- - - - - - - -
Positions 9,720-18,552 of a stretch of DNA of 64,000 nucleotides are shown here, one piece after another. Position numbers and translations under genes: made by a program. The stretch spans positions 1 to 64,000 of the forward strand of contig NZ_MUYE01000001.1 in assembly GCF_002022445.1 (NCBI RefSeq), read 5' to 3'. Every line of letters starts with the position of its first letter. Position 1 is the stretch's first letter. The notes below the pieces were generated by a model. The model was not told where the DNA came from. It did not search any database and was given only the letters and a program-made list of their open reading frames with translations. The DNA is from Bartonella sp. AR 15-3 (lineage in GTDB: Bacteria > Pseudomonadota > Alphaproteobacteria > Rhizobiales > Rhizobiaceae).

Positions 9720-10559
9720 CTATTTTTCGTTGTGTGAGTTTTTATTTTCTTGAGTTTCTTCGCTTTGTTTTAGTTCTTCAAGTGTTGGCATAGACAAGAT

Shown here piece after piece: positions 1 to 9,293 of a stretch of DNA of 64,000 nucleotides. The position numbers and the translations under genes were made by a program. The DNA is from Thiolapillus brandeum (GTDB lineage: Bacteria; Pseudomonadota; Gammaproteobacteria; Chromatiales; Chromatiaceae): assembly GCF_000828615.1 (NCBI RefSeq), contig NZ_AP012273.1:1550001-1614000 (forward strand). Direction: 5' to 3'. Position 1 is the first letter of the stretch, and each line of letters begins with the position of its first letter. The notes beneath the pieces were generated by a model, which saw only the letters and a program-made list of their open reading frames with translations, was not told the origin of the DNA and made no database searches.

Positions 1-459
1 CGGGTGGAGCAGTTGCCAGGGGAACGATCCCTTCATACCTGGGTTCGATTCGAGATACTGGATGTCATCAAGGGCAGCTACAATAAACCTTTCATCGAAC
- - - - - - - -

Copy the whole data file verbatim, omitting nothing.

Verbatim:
Positions 9,720-18,552 of a stretch of DNA of 64,000 nucleotides are shown here, one piece after another. Position numbers and translations under genes: made by a program. The stretch spans positions 1 to 64,000 of the forward strand of contig NZ_MUYE01000001.1 in assembly GCF_002022445.1 (NCBI RefSeq), read 5' to 3'. Every line of letters starts with the position of its first letter. Position 1 is the stretch's first letter. The notes below the pieces were generated by a model. The model was not told where the DNA came from. It did not search any database and was given only the letters and a program-made list of their open reading frames with translations. The DNA is from Bartonella sp. AR 15-3 (lineage in GTDB: Bacteria > Pseudomonadota > Alphaproteobacteria > Rhizobiales > Rhizobiaceae).

Positions 9720-10559
9720 CTATTTTTCGTTGTGTGAGTTTTTATTTTCTTGAGTTTCTTCGCTTTGTTTTAGTTCTTCAAGTGTTGGCATAGACAAGAT

Shown here piece after piece: positions 1 to 9,293 of a stretch of DNA of 64,000 nucleotides. The position numbers and the translations under genes were made by a program. The DNA is from Thiolapillus brandeum (GTDB lineage: Bacteria; Pseudomonadota; Gammaproteobacteria; Chromatiales; Chromatiaceae): assembly GCF_000828615.1 (NCBI RefSeq), contig NZ_AP012273.1:1550001-1614000 (forward strand). Direction: 5' to 3'. Position 1 is the first letter of the stretch, and each line of letters begins with the position of its first letter. The notes beneath the pieces were generated by a model, which saw only the letters and a program-made list of their open reading frames with translations, was not told the origin of the DNA and made no database searches.

Positions 1-459
1 CGGGTGGAGCAGTTGCCAGGGGAACGATCCCTTCATACCTGGGTTCGATTCGAGATACTGGATGTCATCAAGGGCAGCTACAATAAACCTTTCATCGAAC